keep it in clean place

Storing the wine bottle has its own intricacies and protocols. Since wines are generally meant for long storage times, they actually come in sturdy bottles that withstand temperature fluctuations. 

However, it must be positioned away from contamination-prone products since the spoilage could be instant. 

Keeping it in an unsanitary place might lead to the risk of wine being affected or inundated with bacteria affecting the sanctity of the drink. 

Since it has been stored for a longer time, the access for the wine to get spoiled with a mere touch is more. Hence, handling it well or even keeping it away from dirt-filled places could prolong its shelf life and keep it fresh for days together.

Make Sure It Is Corked Properly

cork it properly

This seems to be a trifling point, but keeping the wine fresher for a considerable amount of time is very important. People tend to uncork the wine when using it and not cork it properly due to some emergency. 

They would just place the cork above and forget to lock it airtight. This will lead to the wine easily exposing to air or even any temperature fluctuations. 

The wine could also lose its punchy flavor, and all the odor it had when it was fresh would vanish. There is also a slight chance for evaporation of the liquid or the wine being melted. 

Hence corking it properly after its usage deems significant when you value its lifetime longer than its purchase date. 

Don’t Store Wine In Refrigerators

store it in fridge

While storing wine in your refrigerator may be tempting, it’s not a good idea for many reasons. 

First, when you place wine bottles in the refrigerator, they are exposed to temperature fluctuations, leading to hydrogen sulfide and other chemical reactions such as cork degradation. 

Second, when you take white and rose wines out of refrigeration, you need to bring them up to room temperature to ensure that their taste and aroma haven’t been altered by refrigeration. 

If white wines have been stored in a refrigerator for too long, they will need anywhere from 30 minutes up to an hour for every hour they were stored in the refrigerator to allow these temperature changes.

Conclusion

Whether you’re a casual wine drinker or a connoisseur, it’s important to take proper care of your wines.

Keeping wine stored properly is crucial for its delicious taste and complex flavors.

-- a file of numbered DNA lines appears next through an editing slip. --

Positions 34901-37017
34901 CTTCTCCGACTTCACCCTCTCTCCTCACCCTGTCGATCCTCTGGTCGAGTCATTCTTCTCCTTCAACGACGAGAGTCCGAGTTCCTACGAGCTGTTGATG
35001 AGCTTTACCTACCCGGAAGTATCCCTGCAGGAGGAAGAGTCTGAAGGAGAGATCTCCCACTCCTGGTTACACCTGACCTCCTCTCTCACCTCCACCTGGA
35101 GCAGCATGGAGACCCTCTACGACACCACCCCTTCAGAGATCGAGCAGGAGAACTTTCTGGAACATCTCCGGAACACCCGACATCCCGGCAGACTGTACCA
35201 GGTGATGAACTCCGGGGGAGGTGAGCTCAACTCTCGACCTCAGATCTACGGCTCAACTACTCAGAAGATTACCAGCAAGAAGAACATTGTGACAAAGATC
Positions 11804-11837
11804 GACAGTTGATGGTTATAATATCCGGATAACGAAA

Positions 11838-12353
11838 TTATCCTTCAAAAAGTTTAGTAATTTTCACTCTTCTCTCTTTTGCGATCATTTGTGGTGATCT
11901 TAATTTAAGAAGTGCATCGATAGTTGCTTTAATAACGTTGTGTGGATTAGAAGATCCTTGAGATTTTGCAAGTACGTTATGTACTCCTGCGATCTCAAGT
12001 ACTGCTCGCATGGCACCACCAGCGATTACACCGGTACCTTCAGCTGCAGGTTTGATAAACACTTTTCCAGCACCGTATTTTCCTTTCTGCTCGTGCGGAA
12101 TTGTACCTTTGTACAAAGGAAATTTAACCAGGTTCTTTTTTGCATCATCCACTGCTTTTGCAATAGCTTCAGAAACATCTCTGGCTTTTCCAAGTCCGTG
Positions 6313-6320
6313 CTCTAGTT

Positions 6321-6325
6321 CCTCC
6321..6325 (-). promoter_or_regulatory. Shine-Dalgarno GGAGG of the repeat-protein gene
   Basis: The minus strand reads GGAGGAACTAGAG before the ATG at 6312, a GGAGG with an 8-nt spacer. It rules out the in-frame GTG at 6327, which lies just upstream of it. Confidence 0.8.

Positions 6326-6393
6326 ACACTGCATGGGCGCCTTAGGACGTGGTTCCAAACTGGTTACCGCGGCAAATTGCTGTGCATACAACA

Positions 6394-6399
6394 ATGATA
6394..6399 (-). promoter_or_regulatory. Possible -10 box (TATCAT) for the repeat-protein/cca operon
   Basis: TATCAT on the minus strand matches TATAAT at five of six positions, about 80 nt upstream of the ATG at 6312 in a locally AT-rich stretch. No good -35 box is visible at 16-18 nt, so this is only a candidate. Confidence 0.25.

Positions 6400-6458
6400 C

Knowing the best places and storage conditions, you’ll enjoy your favorite wines for years.

Frequently Asked Questions (FAQs)

Why should you avoid temperature fluctuations while storing wine?

The ideal temperature for storing white wine is between 50 and 55 degrees Fahrenheit. The ideal temperature for red wine is a bit warmer, at around 60 to 65 degrees. Rapid fluctuations in temperature can have a damaging effect that can lead to changes in wine taste and aroma or even cause wine bottles to break, and thus should be avoided at all costs.

Why should you avoid exposure to light while storing wine?

Light exposure is another factor that can dramatically affect wine, especially white wine, which tends to be more delicate in flavor and aroma. 
When wine is exposed to light, it causes wine bottle chemicals called tannins that give the wine its color and body and compounds called anthocyanins, which help create wine’s rich red colors and bold aromas. 

Why should you use wine bottle stoppers?

When stored properly, white and red wines can last up to two weeks after opening, but if you plan to store them for longer periods, wine bottle stoppers are a must-have. Wine bottle stoppers prevent the oxidation process that can lead to spoiled wines due to exposure to air. There are many different kinds of wine bottle corks, including cork, rubber, and plastic, each with unique properties, so it’s important to research which ones will work best for your individual needs. 

Why should you not store wine in refrigerators?

First, when you place wine bottles in the refrigerator, they are exposed to temperature fluctuations, leading to hydrogen sulfide and other chemical reactions such as cork degradation. Second, when you take white and rose wines out of refrigeration, you need to bring them up to room temperature to ensure that their taste and aroma haven’t been altered by refrigeration.